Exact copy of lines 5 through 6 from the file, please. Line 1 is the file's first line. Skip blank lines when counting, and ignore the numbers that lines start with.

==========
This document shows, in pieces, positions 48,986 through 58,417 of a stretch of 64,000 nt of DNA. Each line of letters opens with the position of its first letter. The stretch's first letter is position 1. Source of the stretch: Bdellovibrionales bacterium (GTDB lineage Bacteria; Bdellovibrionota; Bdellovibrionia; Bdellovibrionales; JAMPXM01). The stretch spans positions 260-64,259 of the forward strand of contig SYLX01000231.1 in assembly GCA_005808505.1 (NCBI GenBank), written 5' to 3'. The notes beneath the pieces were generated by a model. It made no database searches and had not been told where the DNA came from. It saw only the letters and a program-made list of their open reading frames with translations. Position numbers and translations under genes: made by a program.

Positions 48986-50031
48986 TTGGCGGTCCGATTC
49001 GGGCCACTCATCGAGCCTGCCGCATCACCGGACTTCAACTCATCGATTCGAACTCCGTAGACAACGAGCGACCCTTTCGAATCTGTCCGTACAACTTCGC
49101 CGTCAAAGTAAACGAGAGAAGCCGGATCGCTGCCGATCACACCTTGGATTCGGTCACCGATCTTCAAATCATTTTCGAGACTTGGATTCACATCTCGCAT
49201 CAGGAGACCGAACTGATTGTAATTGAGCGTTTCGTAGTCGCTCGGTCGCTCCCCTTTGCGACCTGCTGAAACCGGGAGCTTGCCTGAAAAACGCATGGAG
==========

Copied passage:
49101 CGTCAAAGTAAACGAGAGAAGCCGGATCGCTGCCGATCACACCTTGGATTCGGTCACCGATCTTCAAATCATTTTCGAGACTTGGATTCACATCTCGCAT
49201 CAGGAGACCGAACTGATTGTAATTGAGCGTTTCGTAGTCGCTCGGTCGCTCCCCTTTGCGACCTGCTGAAACCGGGAGCTTGCCTGAAAAACGCATGGAG